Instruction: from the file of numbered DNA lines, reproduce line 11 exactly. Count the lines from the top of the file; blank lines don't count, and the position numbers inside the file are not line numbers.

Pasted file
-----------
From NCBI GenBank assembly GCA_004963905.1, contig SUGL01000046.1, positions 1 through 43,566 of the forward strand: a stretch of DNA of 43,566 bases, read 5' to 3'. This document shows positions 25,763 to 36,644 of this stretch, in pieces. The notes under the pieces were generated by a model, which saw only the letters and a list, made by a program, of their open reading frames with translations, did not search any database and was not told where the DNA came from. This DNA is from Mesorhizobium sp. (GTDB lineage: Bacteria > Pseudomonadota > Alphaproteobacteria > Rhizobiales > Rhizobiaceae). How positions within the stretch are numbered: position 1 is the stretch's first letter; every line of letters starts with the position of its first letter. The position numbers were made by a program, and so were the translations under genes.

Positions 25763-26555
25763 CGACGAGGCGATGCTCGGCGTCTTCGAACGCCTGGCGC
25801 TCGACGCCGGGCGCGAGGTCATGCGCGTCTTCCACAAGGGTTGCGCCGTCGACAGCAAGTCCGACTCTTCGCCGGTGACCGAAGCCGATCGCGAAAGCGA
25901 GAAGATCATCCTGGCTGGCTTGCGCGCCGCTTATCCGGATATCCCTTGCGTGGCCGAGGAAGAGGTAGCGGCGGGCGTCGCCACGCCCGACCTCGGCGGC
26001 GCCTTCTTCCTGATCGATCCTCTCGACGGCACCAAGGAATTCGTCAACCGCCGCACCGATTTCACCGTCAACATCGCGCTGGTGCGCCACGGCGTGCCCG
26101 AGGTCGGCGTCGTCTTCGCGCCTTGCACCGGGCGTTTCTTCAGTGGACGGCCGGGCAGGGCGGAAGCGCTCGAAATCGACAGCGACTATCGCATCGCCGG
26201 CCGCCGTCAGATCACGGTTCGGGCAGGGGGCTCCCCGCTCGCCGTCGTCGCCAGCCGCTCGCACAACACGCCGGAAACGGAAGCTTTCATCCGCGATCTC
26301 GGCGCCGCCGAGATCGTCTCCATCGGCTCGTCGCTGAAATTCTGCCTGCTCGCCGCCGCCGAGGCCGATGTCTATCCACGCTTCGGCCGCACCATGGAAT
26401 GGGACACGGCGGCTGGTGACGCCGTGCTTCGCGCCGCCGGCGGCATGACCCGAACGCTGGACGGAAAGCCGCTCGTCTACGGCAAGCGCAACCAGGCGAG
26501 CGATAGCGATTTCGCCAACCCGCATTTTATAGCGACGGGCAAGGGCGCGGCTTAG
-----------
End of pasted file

26501 CGATAGCGATTTCGCCAACCCGCATTTTATAGCGACGGGCAAGGGCGCGGCTTAG